I would like to add that plenty of men and women were absolutely keeping their personal lives to themselves, yet were still run out of the military despite stellar service records.

armedandgayngerous: enrique262: “As Jim [Spahr, Office of Naval Intelligence] learned his job…

armedandgayngerous:

enrique262:

“As Jim [Spahr, Office of Naval Intelligence] learned his job better, he was astounded at the variety of intelligence gathered on homosexuals by the police and government. The FBI followed people to gay bars, checked license numbers of cars parked outside, and followed people home to see with whom they had made an assignation. The San Francisco police, like police in may other cities, freely shared with the FBI and military police files of men and women they arrested in raids on gay bars, so that everyone had up-to-date lists of deviates.”

Conduct Unbecoming: Gays & Lesbians in the U.S. Military by Randy Shilts, page 51.

See this quote for more information on Jim Spahr’s job with the Office of Naval Intelligence.

(via vietnamwarera)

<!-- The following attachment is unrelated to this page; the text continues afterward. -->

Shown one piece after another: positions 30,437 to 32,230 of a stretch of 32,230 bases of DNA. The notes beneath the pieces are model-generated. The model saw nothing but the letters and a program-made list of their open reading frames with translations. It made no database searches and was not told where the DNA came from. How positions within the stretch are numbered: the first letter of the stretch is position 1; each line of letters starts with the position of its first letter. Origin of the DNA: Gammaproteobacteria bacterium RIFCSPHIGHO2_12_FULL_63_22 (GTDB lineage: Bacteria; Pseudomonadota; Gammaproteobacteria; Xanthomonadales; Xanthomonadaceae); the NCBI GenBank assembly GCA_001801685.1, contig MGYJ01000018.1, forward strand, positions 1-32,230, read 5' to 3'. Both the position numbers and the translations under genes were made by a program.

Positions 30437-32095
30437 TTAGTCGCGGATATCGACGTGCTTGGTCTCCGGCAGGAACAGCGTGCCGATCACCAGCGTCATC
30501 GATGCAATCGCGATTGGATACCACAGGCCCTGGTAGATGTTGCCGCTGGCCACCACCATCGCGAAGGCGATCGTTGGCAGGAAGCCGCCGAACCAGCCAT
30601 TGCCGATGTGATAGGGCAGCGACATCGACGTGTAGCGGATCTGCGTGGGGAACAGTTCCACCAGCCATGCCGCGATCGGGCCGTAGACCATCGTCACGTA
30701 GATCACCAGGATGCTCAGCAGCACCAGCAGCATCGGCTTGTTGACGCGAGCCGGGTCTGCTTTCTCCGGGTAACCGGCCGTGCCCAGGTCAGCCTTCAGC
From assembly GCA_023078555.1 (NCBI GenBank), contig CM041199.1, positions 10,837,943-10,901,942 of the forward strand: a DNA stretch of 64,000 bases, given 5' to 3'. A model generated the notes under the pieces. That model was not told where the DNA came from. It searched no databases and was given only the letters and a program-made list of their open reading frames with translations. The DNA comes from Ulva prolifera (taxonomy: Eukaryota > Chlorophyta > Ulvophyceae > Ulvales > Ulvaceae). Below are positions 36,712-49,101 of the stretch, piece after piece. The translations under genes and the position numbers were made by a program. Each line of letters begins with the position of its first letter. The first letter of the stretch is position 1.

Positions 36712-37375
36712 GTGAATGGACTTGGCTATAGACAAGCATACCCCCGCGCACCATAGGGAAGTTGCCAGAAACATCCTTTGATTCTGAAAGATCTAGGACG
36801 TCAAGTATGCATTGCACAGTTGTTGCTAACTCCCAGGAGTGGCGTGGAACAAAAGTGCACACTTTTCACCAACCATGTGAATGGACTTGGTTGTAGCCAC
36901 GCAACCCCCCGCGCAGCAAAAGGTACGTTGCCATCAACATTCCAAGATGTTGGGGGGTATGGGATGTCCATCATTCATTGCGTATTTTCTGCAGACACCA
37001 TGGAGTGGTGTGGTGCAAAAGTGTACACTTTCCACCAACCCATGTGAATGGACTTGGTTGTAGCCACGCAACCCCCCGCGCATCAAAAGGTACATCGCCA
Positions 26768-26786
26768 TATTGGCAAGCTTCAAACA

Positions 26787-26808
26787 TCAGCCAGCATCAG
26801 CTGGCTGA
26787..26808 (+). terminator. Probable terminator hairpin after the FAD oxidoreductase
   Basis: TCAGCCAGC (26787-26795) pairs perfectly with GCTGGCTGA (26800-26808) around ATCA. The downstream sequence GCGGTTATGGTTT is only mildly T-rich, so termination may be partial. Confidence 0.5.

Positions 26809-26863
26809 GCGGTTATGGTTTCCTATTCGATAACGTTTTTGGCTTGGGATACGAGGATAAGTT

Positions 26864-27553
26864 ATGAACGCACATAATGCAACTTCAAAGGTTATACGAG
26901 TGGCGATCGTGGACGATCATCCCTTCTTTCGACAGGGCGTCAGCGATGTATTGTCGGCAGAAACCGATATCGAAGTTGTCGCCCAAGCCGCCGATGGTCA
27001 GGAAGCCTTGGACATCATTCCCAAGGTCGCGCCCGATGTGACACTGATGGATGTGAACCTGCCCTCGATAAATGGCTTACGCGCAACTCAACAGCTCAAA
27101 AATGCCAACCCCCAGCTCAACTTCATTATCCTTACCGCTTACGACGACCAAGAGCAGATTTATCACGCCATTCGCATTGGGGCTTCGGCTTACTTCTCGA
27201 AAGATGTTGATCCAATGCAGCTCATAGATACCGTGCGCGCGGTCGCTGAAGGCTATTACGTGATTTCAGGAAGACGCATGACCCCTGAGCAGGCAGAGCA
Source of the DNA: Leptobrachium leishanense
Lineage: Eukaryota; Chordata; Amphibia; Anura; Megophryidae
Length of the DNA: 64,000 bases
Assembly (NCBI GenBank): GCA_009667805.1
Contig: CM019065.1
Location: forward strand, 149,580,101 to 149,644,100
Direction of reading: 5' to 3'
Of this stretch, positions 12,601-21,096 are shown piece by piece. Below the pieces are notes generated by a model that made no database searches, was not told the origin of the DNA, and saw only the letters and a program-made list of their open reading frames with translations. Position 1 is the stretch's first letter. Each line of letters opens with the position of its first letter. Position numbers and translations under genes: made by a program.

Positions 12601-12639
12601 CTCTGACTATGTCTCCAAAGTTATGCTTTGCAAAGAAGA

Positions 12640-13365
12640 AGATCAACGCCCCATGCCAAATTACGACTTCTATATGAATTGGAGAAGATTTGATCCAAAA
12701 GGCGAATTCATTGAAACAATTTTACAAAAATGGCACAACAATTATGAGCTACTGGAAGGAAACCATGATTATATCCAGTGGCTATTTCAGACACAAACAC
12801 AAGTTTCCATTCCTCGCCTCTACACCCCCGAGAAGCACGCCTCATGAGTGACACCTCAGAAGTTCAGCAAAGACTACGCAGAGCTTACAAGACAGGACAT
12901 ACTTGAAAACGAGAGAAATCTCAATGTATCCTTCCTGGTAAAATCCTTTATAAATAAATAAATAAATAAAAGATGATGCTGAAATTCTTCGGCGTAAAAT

no kids, no wives, dead to their families; can’t be threatened: dangerous

Actually, a central point of the military’s argument was that gay service members would be vulnerable to blackmail by enemy agents/military. In other words they believed that they very much could be threatened as most were not out to family and friends. They stood to lose those relationships, and if outed as gay, it would also affect their job prospects in the civilian world. Especially if they were discharged from the military because of it.

tur80: Found this picture from Nam, I have no idea we brought…

tur80:

Found this picture from Nam, I have no idea we brought some Broncos there, must have been for some special people. 

Check out this article.

Of the Ford Bronco: “A few 1966-1967 models were sent to Vietnam as well, but seemed to stay around the military bases and likely never saw combat.”